That growth from an at-times timid rookie to an established starter at a historic club doesn’t come overnight. Heck, Paredes still lives at his childhood home and spent chunks of last year’s MLS is Back Tournament juggling virtual schoolwork while bunkered down in Orlando.

But if things go the right way, you can start gaining attention from the right people. And that’s exactly what happened this past July when Paredes, whose parents emigrated from the Dominican Republic, was invited to train with the US men’s national team before their 2021 Concacaf Gold Cup triumph. Fellow D.C. United homegrown Moses Nyeman had the same opportunity, and they were both included on the pre-tournament preliminary roster.

Paredes’ first sniff of the USMNT came last season when he got an anonymous phone call and decided to pick up. Little did he know, it was head coach Gregg Berhalter on the other end. Thankfully, he didn’t let that one go to voicemail.

“We were just discussing positions and he said he could see me as our left back in the future for the national team,” Paredes said. “I was really surprised, being in his eyes part of the future was a dream come true. But he said left back position and I was like, 'Hey, I'm an attacker! But if that's where I'm going to get minutes then no problem. I'll play there.' He's been such a big help.”

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That’s bound to raise an eyebrow or two, especially since left back has long been a problem spot for the USMNT. Antonee Robinson (Fulham) has emerged as a leading option, while Sergino Dest (FC Barcelona) has deputized there to mixed results. There’s also rising dual-national talent Jonathan Gomez (Louisville City), a possible El Tri recruit, and two more MLS-developed standouts in George Bello (Atlanta United) and Sam Vines (Colorado Rapids, now Royal Antwerp).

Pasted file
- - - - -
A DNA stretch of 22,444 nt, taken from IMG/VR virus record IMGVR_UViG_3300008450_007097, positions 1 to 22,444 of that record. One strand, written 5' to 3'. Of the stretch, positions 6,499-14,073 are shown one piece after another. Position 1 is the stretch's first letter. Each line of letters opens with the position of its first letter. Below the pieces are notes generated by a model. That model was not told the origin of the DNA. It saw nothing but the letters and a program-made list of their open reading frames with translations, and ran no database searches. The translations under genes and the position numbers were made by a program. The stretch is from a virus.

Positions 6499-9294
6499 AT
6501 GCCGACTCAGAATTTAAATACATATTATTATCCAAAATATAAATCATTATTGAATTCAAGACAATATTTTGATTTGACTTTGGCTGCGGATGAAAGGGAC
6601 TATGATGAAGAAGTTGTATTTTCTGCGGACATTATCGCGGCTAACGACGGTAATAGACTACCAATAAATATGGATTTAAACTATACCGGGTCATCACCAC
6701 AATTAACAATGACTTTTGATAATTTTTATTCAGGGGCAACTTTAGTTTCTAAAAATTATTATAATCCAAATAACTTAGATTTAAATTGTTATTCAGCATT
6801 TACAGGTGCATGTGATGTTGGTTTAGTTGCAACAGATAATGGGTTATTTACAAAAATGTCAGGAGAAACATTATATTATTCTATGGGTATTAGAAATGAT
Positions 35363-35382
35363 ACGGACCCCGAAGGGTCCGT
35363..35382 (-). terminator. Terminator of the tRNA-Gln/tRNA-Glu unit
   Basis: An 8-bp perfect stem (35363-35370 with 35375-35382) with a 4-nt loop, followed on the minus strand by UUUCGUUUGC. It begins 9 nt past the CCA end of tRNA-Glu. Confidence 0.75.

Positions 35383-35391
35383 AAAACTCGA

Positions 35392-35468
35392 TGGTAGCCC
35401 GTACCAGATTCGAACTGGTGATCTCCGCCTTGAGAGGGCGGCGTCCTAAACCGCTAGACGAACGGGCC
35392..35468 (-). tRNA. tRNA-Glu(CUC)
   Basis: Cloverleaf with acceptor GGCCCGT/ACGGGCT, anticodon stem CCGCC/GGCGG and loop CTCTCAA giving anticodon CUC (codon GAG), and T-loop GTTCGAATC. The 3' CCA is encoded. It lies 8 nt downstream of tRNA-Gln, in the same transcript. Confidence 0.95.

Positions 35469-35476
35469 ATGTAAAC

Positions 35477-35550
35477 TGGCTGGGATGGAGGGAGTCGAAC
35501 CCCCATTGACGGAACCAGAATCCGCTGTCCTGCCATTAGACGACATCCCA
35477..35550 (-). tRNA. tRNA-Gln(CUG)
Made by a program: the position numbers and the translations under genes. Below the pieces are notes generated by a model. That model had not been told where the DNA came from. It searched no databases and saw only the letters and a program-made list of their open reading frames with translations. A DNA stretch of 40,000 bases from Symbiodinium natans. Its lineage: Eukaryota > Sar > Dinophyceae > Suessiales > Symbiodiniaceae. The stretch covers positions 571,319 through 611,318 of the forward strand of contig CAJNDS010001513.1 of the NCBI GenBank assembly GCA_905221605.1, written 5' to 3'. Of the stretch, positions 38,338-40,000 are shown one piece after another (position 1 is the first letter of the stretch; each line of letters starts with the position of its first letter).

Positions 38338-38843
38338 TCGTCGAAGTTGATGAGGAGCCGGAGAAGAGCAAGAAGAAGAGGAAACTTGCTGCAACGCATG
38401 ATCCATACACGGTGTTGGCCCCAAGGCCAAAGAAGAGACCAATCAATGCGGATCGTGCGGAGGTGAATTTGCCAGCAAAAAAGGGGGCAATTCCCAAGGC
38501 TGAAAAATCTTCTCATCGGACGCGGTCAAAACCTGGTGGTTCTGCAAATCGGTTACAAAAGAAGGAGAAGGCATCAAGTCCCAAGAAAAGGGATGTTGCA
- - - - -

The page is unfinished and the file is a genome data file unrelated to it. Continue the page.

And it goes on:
Breaking into that depth chart won’t be easy, and Paredes may not feature for some time. Though he’s on an encouraging trajectory and has talked with his agent about an eventual move overseas to help fuel his long-term ambitions, nothing is imminent. "When nothing's 100 percent concrete in front of my hands, I try not to look more into it,” he remarked.

But it hasn't stopped him from dreaming.

“The whole reason I wanted to play this beautiful sport is to play on the biggest stages,” Paredes said. “That will be my forever goal, and also playing for the country I'm born in. Those two are things I have in the back of my mind, what I’m chasing. But right now it's just trying to win this MLS championship and anything I can set my mind to and work hard, I truly believe good things will happen later down the future.”

To get there, Paredes said he’s working with Losada and D.C.’s assistants to contribute more goals and assists. Like most young players in MLS, it’s about channeling their moments of brilliance into a consistent run over the course of a grueling, 34-game season and, if all goes well, embarking on a postseason run.

While things are already moving fast for the latest, quiet force in the ​​league’s #PlayYourKids movement, there's still plenty of work to be done – something Paredes keenly acknowledges.

“I don't think I've hit my final form or anything like that,” Paredes said. “I have lots of learning to go, more final product I need to show. But we’ll see, I’m happy with where things are going.”